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Robert Burton Associates, Inc. v. Preston Trucking Co.

July 10, 1998

ROBERT BURTON ASSOCIATES, INC.
v.
PRESTON TRUCKING COMPANY, INC., APPELLANT.



On Appeal from the United States District Court for the District of New Jersey (D.C. Civ. No. 96-00745)

Before: Sloviter, Greenberg, and Gibson,* Circuit Judges

The opinion of the court was delivered by: Greenberg, Circuit Judge.

Argued May 21, 1998

OPINION OF THE COURT

This matter comes on before the court on defendant- appellant Preston Trucking Company Inc.'s appeal from an order of May 22, 1997, denying reconsideration of an order for summary judgment entered in this matter on March 25, 1997, in favor of plaintiff-appellee, Robert Burton Associates Inc. Burton, a shipper, brought this action against Preston, a carrier, under the Carmack Amendment for loss of merchandise in transit.1 Preston concedes that it is liable to Burton and thus only damages are in dispute.

The district court set forth the facts and the legal issue involved in its amended letter opinion of March 18, 1997, as follows:

The basic facts in this matter are not in dispute. Preston picked up eighty-one cases of cigarette papers from Burton's warehouse in West Caldwell, New Jersey, on or about December 28, 1994. Those eighty-one cases were not delivered to Burton's customer, Anpesil Distributors, Inc., ("Anpesil") in Jersey City, New Jersey. Neither Burton nor Preston can account for the whereabouts of the shipment. A replacement shipment of eighty-one cases of cigarette papers was delivered to Anpesil and Burton received payment in full.

Preston concedes that it failed to deliver the goods.

Therefore, the only dispute is whether Burton's damages in this case should be the market value of the goods or the replacement cost of the goods.

Preston points out, in harmony with the district court's findings, that Anpesil paid an invoice price for the replacement goods which was for "the same exact price that Burton intended to charge for the earlier shipment." Br. at 4. Moreover, the "replacement shipment included identical products in the identical quantities to the products that were contained in the lost shipment" and Burton's cost to "purchase, procure, warehouse, ship and generally in an all-encompassing manner service the needs of Anpesil on [the replacement] invoice . . . was 17,591.41."2 Br. at 4-5 (internal quotation marks omitted). Finally, Preston asserts that Burton had a sufficient quantity of replacement goods on hand both to replace the lost goods and to fill all its orders from all its customers.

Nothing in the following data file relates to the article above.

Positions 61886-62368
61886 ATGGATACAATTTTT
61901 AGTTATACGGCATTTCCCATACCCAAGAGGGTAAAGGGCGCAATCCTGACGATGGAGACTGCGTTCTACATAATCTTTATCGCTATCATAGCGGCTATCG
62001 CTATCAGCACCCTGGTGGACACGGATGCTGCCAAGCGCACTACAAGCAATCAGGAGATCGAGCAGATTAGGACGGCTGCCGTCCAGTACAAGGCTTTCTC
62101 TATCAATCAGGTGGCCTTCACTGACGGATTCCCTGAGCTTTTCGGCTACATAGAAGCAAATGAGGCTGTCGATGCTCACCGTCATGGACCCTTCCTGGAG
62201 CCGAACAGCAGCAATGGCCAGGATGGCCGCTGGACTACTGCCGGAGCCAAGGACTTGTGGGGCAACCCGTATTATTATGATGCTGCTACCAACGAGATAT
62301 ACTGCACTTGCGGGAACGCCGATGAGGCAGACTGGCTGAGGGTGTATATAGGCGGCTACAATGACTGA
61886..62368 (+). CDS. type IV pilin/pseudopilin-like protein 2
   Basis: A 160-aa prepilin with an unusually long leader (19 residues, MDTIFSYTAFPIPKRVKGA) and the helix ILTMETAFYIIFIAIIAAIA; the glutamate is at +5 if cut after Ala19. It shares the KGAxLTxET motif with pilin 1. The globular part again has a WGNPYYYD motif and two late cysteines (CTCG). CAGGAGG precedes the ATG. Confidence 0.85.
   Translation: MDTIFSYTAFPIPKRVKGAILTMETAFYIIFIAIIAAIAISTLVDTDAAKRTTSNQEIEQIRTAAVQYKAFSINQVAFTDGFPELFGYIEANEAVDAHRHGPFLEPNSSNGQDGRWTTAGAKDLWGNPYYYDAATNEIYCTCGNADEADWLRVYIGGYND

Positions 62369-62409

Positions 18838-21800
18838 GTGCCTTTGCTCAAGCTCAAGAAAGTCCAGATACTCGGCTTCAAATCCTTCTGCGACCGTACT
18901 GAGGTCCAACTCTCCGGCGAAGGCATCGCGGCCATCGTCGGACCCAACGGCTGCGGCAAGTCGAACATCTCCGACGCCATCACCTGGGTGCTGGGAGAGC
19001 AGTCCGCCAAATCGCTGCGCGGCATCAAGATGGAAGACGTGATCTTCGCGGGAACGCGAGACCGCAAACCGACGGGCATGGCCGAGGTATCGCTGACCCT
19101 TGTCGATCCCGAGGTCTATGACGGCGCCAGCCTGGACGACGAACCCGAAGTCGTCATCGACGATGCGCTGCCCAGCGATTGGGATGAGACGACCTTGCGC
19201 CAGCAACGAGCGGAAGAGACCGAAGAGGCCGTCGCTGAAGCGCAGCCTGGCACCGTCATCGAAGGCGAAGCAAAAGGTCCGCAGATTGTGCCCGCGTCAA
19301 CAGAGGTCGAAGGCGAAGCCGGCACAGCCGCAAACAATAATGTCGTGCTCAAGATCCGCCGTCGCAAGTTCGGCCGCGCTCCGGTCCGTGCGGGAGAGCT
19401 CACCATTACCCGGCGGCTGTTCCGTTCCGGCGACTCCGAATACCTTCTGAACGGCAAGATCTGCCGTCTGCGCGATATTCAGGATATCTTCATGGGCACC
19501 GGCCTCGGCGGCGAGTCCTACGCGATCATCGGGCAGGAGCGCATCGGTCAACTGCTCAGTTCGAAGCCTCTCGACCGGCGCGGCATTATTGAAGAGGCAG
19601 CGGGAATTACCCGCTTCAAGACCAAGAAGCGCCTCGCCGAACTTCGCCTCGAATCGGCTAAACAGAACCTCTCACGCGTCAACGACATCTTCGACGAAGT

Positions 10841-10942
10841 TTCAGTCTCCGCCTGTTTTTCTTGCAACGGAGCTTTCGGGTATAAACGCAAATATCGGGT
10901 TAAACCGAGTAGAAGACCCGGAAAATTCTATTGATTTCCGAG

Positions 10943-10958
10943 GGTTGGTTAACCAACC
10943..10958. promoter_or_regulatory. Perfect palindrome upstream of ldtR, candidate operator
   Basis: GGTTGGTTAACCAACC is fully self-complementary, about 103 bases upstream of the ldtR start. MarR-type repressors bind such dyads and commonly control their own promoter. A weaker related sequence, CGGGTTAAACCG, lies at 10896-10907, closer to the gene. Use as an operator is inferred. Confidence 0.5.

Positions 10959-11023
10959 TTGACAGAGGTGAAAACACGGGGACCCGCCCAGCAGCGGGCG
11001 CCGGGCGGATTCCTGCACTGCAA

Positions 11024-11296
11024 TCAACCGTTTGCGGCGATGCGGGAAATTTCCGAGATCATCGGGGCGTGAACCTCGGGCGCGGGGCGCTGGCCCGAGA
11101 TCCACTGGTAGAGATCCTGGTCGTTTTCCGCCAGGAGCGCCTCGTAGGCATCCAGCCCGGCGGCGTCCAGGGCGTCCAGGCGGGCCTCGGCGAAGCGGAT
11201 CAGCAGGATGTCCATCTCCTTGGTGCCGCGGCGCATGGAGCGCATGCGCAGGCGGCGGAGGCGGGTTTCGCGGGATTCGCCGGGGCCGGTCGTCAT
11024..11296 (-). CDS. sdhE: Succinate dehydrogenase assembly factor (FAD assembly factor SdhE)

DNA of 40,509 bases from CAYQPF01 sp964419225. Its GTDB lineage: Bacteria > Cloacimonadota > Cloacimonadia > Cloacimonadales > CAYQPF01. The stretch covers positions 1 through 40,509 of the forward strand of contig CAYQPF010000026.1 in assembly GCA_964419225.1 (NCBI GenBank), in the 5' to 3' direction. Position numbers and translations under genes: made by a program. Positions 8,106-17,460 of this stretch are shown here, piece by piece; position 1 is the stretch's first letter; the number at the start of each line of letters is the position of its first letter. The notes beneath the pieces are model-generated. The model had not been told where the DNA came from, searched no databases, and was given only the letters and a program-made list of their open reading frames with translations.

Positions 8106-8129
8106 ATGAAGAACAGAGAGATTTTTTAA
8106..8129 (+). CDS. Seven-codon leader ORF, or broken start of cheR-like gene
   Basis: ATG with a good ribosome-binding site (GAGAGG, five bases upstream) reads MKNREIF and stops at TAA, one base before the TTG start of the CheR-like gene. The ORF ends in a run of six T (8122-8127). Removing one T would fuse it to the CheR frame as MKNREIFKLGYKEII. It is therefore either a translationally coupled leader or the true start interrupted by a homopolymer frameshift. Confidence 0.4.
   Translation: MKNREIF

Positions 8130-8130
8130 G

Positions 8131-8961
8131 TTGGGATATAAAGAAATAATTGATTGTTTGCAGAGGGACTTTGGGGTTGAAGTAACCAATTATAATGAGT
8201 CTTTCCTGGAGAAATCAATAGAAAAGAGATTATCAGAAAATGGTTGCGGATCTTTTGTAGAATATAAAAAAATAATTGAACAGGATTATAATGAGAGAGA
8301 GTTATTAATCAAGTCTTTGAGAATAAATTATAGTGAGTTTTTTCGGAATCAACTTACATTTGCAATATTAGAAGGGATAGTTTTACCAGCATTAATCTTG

Burton's entire statement of facts in its brief is the following:

Appellee, Robert Burton, is a distributor of cigarette papers. Defendant, Preston Trucking is a motor common carrier. Appellee, Robert Burton, Inc., had sold 81 cases of cigarette papers to one of its customers, Anpesil Distributors, who tendered the goods to Preston for delivery to the customer and Preston lost and failed to deliver the goods. As a result, the customer did not pay for the goods. Plaintiff sued under the `Carmack Amendment' 49 U.S.C. § 11707, now 49 U.S.C. § 14706, for breach of contract of carriage and the District Court properly awarded damages in the amount of the invoice price. The damages awarded is in the amount of $55,928.99.

Br. at 1-2.3 Thus, Burton does not deny that Preston has stated the facts accurately.

The district court in its letter opinion noted that Preston argued that Burton's replacement cost is the appropriate measure of damages. The court, however, rejected this measure of damages as it regarded it as being "more suitable when a consignee sustains the loss and is forced to go into the open market at destination to procure a replacement for the lost or damaged property," citing ...


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